The Brotherhood Alliance is made up of three ethnic armed organizations comprising the Myanmar National Democratic Alliance (MNDAA), Ta’ang National Liberation Army (TNLA), and Arakan Army (AA), who launched Operation 1027 on October 27 in Northern Shan State.

“They are building states through war,” Dulyapak said. The Kokang ethnic armed group MNDAA and Paluang ethnic TNLA were expanding their respective territories and creating their states with certain autonomy, he said.

Concessions for truce

The Kokang and Paluang ethnic states under the new arrangements would be different from those under the 2008 Constitution, said Dulyapak, the author of the recently launched book: “Politics of Federalization in Myanmar”.

“It would be something similar to Wa State in which the United Wa State Army retained its armed forces and business concessions in exchange for a truce with the junta,” he said.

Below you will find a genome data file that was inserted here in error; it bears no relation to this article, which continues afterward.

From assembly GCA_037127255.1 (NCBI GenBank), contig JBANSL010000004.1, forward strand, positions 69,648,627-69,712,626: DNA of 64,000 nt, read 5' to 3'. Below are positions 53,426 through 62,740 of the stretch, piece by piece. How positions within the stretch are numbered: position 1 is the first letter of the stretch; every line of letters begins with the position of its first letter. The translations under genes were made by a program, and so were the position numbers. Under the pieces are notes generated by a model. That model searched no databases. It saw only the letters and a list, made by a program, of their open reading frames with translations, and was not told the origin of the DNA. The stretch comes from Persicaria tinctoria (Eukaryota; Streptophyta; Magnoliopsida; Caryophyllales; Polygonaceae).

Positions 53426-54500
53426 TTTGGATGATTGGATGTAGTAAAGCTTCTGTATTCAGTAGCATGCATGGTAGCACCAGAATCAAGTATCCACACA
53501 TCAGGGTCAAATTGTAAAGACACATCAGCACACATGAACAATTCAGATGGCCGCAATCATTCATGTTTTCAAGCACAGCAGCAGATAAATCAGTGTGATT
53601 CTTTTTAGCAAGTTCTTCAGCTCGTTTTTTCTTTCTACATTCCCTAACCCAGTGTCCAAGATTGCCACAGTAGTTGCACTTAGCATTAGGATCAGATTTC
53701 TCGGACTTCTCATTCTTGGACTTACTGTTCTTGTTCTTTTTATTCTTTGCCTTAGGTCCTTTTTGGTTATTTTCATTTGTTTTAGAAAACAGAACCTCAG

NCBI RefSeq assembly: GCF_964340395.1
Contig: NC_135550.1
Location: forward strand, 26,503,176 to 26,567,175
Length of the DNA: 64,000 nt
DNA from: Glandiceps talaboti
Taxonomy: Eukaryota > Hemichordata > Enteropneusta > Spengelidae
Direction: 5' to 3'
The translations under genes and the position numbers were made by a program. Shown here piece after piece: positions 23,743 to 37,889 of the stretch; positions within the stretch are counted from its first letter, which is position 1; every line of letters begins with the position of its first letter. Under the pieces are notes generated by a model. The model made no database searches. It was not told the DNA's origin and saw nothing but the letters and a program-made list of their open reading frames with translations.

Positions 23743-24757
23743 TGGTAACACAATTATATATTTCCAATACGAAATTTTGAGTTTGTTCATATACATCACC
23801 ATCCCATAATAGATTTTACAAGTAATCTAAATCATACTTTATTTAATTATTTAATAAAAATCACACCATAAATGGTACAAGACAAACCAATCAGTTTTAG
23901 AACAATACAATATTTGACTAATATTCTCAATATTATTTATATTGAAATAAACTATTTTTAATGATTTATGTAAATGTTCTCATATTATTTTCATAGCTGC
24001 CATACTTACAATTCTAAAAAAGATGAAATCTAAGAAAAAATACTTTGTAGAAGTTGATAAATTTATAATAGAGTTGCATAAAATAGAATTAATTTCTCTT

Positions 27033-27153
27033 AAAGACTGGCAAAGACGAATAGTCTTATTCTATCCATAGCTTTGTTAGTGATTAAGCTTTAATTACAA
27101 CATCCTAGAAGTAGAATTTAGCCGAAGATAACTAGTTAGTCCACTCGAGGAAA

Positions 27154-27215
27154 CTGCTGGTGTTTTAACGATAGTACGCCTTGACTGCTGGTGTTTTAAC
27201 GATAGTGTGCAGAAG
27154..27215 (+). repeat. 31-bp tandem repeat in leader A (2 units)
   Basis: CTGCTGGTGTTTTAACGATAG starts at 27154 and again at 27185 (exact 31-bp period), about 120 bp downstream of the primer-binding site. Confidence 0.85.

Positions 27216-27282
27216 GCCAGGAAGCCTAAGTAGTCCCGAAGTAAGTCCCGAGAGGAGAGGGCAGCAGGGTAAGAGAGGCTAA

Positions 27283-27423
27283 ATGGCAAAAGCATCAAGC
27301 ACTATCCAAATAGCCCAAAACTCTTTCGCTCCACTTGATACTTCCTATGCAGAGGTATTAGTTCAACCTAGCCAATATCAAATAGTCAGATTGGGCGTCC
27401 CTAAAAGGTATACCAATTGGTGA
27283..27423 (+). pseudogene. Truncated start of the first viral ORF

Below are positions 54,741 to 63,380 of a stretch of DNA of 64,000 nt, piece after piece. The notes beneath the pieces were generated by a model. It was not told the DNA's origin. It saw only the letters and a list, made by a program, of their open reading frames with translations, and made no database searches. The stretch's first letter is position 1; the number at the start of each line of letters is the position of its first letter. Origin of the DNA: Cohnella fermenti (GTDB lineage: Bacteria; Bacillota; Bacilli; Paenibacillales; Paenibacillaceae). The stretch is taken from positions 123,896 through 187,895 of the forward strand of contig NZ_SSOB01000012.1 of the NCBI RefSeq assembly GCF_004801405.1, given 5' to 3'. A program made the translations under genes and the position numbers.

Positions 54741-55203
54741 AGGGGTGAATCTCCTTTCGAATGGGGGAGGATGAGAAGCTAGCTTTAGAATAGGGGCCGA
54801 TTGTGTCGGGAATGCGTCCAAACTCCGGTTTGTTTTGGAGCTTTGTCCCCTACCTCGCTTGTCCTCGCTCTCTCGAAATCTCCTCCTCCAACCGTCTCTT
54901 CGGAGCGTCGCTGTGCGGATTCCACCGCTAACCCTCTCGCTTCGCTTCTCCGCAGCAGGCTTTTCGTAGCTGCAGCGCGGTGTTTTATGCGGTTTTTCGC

With China’s mediation, the Brotherhood Alliance might agree to make peace on the condition that the junta must compromise and retreat, enabling them to take control and administer their controlled territories, he said.

Allied dissident forces in Karenni (Kayah) State, near the Thai border, also launched their version of Operation 1111 on November 11, aiming to take control of Loikaw, the principal city of the state, for a different purpose.

The group comprising the Karenni Nationalities Defense Force, Karenni National People’s Liberation Front, and Karenni Army want to retain the armies, have their own administrative, legislative, and judicial branches but share foreign, national defense policies, and currency with the central government.

By Thai PBS World’s Regional Desk